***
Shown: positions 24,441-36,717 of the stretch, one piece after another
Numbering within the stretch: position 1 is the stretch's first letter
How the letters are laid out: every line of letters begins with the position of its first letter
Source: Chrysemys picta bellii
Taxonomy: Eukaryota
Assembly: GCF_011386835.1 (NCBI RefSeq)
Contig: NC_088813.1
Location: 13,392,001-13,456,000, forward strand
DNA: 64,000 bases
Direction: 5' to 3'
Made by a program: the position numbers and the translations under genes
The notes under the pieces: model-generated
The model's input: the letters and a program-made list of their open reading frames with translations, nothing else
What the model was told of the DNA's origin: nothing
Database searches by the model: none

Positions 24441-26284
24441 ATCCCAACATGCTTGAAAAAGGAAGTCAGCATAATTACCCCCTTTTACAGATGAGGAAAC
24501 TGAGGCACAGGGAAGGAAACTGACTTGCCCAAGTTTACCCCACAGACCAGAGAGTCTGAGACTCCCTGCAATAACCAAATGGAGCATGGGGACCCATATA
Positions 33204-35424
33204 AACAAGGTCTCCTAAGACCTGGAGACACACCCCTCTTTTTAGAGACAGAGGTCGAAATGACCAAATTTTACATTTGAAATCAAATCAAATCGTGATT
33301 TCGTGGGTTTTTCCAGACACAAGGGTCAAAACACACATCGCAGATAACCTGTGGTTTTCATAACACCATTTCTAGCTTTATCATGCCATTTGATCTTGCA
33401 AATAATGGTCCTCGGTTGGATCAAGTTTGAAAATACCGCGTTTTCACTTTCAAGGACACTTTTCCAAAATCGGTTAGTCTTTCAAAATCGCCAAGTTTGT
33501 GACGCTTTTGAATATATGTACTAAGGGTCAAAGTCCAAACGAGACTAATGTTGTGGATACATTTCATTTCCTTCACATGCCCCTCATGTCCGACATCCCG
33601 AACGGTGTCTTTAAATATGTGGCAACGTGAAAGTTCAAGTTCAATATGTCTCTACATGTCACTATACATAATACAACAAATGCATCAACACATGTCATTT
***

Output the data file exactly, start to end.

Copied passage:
Shown: positions 24,441-36,717 of the stretch, one piece after another
Numbering within the stretch: position 1 is the stretch's first letter
How the letters are laid out: every line of letters begins with the position of its first letter
Source: Chrysemys picta bellii
Taxonomy: Eukaryota
Assembly: GCF_011386835.1 (NCBI RefSeq)
Contig: NC_088813.1
Location: 13,392,001-13,456,000, forward strand
DNA: 64,000 bases
Direction: 5' to 3'
Made by a program: the position numbers and the translations under genes
The notes under the pieces: model-generated
The model's input: the letters and a program-made list of their open reading frames with translations, nothing else
What the model was told of the DNA's origin: nothing
Database searches by the model: none

Positions 24441-26284
24441 ATCCCAACATGCTTGAAAAAGGAAGTCAGCATAATTACCCCCTTTTACAGATGAGGAAAC
24501 TGAGGCACAGGGAAGGAAACTGACTTGCCCAAGTTTACCCCACAGACCAGAGAGTCTGAGACTCCCTGCAATAACCAAATGGAGCATGGGGACCCATATA
Positions 33204-35424
33204 AACAAGGTCTCCTAAGACCTGGAGACACACCCCTCTTTTTAGAGACAGAGGTCGAAATGACCAAATTTTACATTTGAAATCAAATCAAATCGTGATT
33301 TCGTGGGTTTTTCCAGACACAAGGGTCAAAACACACATCGCAGATAACCTGTGGTTTTCATAACACCATTTCTAGCTTTATCATGCCATTTGATCTTGCA
33401 AATAATGGTCCTCGGTTGGATCAAGTTTGAAAATACCGCGTTTTCACTTTCAAGGACACTTTTCCAAAATCGGTTAGTCTTTCAAAATCGCCAAGTTTGT
33501 GACGCTTTTGAATATATGTACTAAGGGTCAAAGTCCAAACGAGACTAATGTTGTGGATACATTTCATTTCCTTCACATGCCCCTCATGTCCGACATCCCG
33601 AACGGTGTCTTTAAATATGTGGCAACGTGAAAGTTCAAGTTCAATATGTCTCTACATGTCACTATACATAATACAACAAATGCATCAACACATGTCATTT